The effects of this model are just as hard to predict as in the case of the BGE, because the human factor is not fully predictable. Are we developing into better people if we have obligations for the basic income or are we doing without it? "Basic income with work obligation means to put people under general suspicion, to be lazy," says work psychologist Johann Beran. It makes more sense, according to Beran, to introduce compulsory personality-building programs. These include supervisions, workshops to identify weaknesses and talents as well as consultations for company founders. That would give some a "push". "You can not expect everyone to automatically think about themselves when making a basic income and thus create value for society," says Beran. Such programs would increase the motivation to be creative because of financial freedom.
No danger to existence
Why do we need a BGE? "Why do we still have poverty as a rich country," says Helmo Pape, BGE advocate and founder of the "Generation Grundeinkommen" association, flippantly. "To ensure a livelihood for every human being," the former investment banker continues. Nobody would have to do any more wage work just to exist at all. The pressure of existence would be eliminated .. This financial freedom is so important to Pape that he wants to initiate 2018 a referendum. He is currently on 3.500 of 100.000 necessary supporters.
"The BGE motivates people to work on meaning and not on wages," explains Pape. Whether wages generally rise or fall can not be answered on a flat-rate basis. A look into the details shows that people are increasingly doing the jobs that make sense for them and that they enjoy doing. These include caring for relatives, raising children, making a contribution to protecting the environment, repairing things and promoting culture and customs. Wages in these jobs will fall, depending on the mechanism of supply and demand. Prestigious jobs like lawyer or doctor are done by people who do it out of conviction, not money.
Conversely, this means that unpopular and hitherto poorly paid jobs, such as cleaning, will hardly ever be manpower, because nobody has to compromise on their livelihood. Conversely, someone cleaning toilets will be desperately wanted on the job market and deserve a golden nose. Wages for such jobs will rise.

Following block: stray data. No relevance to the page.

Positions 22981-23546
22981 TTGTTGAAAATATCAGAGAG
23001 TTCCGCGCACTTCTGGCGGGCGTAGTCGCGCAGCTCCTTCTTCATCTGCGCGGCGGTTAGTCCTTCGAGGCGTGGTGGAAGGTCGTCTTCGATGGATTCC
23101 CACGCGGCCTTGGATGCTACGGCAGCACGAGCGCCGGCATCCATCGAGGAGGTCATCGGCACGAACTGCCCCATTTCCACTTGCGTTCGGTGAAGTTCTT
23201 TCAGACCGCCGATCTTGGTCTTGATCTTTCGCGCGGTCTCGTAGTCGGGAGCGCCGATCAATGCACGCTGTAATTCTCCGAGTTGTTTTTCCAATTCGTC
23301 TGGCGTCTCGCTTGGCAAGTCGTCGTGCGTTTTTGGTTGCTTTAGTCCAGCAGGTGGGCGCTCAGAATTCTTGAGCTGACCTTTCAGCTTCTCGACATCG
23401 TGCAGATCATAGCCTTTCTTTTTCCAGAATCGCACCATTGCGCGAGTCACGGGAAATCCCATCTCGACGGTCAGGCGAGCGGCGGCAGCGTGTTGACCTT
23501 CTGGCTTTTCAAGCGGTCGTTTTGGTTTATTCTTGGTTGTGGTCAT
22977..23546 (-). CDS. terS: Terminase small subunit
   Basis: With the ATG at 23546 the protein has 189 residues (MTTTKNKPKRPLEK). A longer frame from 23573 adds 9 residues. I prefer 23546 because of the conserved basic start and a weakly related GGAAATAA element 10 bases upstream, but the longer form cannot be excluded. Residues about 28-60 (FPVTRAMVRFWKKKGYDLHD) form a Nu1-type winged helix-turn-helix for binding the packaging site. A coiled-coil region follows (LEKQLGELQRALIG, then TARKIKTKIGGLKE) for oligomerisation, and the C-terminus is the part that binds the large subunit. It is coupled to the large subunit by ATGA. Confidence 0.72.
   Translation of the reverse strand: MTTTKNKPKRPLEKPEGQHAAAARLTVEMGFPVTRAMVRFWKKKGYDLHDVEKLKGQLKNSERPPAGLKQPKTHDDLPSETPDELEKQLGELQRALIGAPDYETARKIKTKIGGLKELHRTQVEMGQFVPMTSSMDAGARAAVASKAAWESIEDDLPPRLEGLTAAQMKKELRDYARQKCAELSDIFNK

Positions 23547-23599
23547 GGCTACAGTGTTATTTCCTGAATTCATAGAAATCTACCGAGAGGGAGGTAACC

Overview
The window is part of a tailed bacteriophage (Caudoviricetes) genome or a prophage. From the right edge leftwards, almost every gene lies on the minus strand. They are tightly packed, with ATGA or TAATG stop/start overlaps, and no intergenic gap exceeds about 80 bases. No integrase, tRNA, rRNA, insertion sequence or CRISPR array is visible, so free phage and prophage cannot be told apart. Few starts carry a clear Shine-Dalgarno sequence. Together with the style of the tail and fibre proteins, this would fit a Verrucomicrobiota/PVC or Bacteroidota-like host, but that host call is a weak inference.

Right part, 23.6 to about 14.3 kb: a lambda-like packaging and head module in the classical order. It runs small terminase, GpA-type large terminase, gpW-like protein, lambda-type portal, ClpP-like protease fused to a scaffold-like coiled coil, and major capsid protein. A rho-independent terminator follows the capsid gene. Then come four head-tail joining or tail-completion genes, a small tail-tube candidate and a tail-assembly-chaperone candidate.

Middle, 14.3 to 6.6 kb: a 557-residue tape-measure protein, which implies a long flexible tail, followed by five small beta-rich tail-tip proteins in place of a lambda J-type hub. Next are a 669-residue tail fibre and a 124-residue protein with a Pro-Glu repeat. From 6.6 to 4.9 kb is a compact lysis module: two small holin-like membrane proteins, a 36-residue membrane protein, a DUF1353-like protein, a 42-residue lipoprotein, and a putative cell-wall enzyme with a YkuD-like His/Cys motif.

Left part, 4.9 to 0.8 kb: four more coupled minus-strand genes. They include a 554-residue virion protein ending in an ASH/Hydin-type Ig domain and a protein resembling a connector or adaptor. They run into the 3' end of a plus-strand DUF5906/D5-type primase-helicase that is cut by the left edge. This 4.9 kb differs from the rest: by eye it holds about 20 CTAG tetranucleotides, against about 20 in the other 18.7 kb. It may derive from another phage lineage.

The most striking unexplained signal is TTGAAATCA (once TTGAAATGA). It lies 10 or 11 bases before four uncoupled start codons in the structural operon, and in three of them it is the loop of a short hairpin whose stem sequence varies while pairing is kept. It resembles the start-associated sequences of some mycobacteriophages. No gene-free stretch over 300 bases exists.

And what happens when there is no more workforce for the "dirty work"? "These activities are being driven into digitization and automation," says Pape, seeing it as a driver of innovation. "How about self-cleaning toilets?"
Pape predicts as further consequences that exploitative companies will leave Austria ("Who wants to work there already?"). In addition, production in this country could become cheaper, as all links in the value chain, from the boss to the supplier, already have an income and pursue lower sales targets.
As in the labor market, it also looks like in education. "People will not study what gives them the best job opportunities, but what they are most interested in," says Pape. A sumptuous Audimax in a rousing archeology professor would be well possible. There will be fewer Jus, BWL, and medical students. However, there is a danger of stagnation because less pressure to earn money could lead to less interest in education. Critics say it's a signal to the youth that it's not needed.
Financing through higher taxes
Where should the money for the BGE come from? The hard way is to increase sales tax by up to 100 percent, instead of the previous ten and 20 percent. Prominent advocate of this radical variant is the German entrepreneur and founder of the drugstore chain dm, Götz Werner, which also calls for the abolition of all other taxes. Sounds simple, but is unfair. Because a high VAT rate hits both wealthy and poor alike.